By Jorn Madslien
BBC News Online business reporter in Oslo, Norway
Can Swedes convert the world to smokeless tobacco?
For Europe's beleaguered smokers, it sounds too good to be true: a satisfying hit of tobacco, without the smoke that so gets up everyone's noses.
On that logic, snus - a moist plug of snuff-style tobacco, which Scandinavians insert under their upper lips - ought to be gearing up for a boom.
Snus makers have already seen sales soar in Norway, where a ban on smoking in public places was introduced in June; now, they hope to repeat the experience around the world.
"You will see more and more smoking bans," predicts Bo Aulin of Swedish Match, the dominant snus manufacturer.
"We offer something a smoker can appreciate instead of cigarettes and still enjoy tobacco," he says, describing snus as a "product that can contribute to a positive development" by helping people pack in smoking.
Up to snuff
In Swedish Match's homeland, the industry portrays snus as an energy boosting stimulant which is becoming increasingly popular among the most discerning nicotine addict.
"Nowadays, snus users have a higher income and are better educated than the average population. With smokers, it is the opposite," says Jonas Engwall, co-founder of Sweden's Skruf Snus.
Indeed, across both Norway and Sweden, snus has undergone a remarkable transformation from being a working class tobacco product, traditionally favoured by truck drivers, fishermen and forestry workers.
The black stuff has become a fashion accessory among the young and trendy who associate cigarettes with low income, low education and bad health.
As a consequence, snus makers predict double-digit growth in demand for several years to come.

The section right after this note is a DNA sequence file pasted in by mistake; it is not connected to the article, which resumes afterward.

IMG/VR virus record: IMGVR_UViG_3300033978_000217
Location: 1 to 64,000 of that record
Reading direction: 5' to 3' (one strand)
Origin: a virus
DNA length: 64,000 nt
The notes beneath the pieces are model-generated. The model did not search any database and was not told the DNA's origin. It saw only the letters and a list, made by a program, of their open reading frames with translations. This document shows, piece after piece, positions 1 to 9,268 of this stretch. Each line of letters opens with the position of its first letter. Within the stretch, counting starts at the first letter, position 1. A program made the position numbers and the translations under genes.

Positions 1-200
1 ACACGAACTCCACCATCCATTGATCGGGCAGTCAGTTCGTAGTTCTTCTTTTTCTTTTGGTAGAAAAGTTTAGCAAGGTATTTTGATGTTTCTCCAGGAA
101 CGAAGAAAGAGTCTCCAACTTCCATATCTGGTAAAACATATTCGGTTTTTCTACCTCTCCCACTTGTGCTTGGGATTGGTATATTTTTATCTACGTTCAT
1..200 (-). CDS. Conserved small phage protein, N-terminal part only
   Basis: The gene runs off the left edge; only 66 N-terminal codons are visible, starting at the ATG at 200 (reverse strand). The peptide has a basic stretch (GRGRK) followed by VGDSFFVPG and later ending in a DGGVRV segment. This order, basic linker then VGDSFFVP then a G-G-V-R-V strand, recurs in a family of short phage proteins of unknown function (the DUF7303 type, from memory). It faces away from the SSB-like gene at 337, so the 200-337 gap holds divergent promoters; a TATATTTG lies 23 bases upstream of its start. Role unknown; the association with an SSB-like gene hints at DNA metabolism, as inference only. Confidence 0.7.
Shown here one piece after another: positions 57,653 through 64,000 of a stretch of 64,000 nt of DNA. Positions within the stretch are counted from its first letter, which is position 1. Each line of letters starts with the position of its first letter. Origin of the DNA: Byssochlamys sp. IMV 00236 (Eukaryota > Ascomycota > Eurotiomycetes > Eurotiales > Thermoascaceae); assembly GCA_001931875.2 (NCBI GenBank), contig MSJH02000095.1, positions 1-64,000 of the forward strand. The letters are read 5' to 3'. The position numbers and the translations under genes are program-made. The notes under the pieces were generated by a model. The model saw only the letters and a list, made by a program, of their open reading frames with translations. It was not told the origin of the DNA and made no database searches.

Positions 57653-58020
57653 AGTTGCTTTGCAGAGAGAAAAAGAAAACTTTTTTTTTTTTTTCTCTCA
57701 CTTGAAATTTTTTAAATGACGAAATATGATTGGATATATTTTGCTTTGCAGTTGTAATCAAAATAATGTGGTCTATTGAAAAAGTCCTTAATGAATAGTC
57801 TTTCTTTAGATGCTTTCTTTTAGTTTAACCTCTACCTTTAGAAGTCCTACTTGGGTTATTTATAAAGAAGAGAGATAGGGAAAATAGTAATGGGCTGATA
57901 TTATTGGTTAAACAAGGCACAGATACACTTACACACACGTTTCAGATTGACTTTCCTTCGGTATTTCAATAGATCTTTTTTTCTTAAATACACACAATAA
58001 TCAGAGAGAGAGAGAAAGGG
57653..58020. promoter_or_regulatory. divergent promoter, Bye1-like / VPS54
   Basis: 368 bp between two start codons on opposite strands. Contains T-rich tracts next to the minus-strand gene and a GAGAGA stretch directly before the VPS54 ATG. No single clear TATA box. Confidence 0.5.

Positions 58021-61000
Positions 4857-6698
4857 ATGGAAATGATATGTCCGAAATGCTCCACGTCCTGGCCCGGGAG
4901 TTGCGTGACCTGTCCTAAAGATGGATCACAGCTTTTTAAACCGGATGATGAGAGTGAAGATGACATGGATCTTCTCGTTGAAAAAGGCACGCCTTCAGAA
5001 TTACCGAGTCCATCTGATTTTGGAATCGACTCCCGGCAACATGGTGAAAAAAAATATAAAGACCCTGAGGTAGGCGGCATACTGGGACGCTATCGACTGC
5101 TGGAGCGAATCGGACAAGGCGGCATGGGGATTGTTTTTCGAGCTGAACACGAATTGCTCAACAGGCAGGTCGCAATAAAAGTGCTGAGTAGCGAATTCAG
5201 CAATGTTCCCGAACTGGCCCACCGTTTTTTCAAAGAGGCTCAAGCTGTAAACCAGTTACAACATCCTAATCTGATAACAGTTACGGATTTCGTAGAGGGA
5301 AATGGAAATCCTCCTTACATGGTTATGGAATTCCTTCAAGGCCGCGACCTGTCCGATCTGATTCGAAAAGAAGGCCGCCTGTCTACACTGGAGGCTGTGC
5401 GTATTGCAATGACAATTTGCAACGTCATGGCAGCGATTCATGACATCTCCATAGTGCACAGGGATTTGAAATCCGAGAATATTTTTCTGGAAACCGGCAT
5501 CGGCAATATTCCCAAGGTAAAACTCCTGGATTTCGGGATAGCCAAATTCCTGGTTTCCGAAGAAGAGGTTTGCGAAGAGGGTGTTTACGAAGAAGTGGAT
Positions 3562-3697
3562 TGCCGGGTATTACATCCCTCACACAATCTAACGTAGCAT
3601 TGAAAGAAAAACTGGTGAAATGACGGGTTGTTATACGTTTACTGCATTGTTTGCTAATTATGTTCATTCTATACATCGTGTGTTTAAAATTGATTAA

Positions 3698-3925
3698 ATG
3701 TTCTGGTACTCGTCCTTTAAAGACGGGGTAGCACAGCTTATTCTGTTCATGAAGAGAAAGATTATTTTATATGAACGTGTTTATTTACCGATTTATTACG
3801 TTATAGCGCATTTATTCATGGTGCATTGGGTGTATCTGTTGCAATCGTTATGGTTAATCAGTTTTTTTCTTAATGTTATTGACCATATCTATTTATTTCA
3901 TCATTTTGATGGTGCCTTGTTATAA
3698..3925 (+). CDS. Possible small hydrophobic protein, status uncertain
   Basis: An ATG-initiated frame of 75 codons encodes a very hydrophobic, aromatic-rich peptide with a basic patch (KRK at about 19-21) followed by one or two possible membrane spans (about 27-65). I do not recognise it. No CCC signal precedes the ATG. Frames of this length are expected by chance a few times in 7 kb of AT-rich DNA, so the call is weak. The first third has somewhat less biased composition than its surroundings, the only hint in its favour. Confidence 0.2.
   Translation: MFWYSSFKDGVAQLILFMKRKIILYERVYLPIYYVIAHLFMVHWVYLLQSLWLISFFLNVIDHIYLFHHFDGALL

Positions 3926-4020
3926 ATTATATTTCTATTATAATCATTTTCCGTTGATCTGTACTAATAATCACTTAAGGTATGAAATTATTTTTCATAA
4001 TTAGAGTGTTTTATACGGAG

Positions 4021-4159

An ill wind
Upstarts are getting in on the act. One Oslo-based entrepreneur, who is preparing to get in on the action, openly acknowledges that the industry's collective optimism seems to defy logic.
"It looks hellish, it tastes hellish and it smells hellish", he says. "But then, so does smoking."
A tasteful redesign aims to sell snus to the fashion-conscious
The entrepreneur, who wants to remain anonymous until he launches his company, points out that snus use among Norway's 16-to-24-year-old men more than trebled between 2002 and 2003, while smoking slipped back.
Last year alone, snus sales rose 15%, and about one in 10 young men in the country now uses snus, according to industry figures.
So although Norwegians consume just 15 million cans of snus a year, seriously lagging Sweden's 190 million cans, it is catching up fast.
Norway's smoking ban is what has really got the ball rolling. Two of the country's major retailers reported a 30-40% rise in snus sales in June.
Now, the UK, Germany and the rest of the European Union are firmly on the industry's radar, as is the US, Russia and Asia.
Ireland has banned smoking in public places, and other EU members states are expected to follow.
A dash of cranberry
As part of its ascent within egalitarian Norway and Sweden's near invisible class systems, the snus industry has dramatically modified and sanitised its products.
Is that a snus can in your pocket?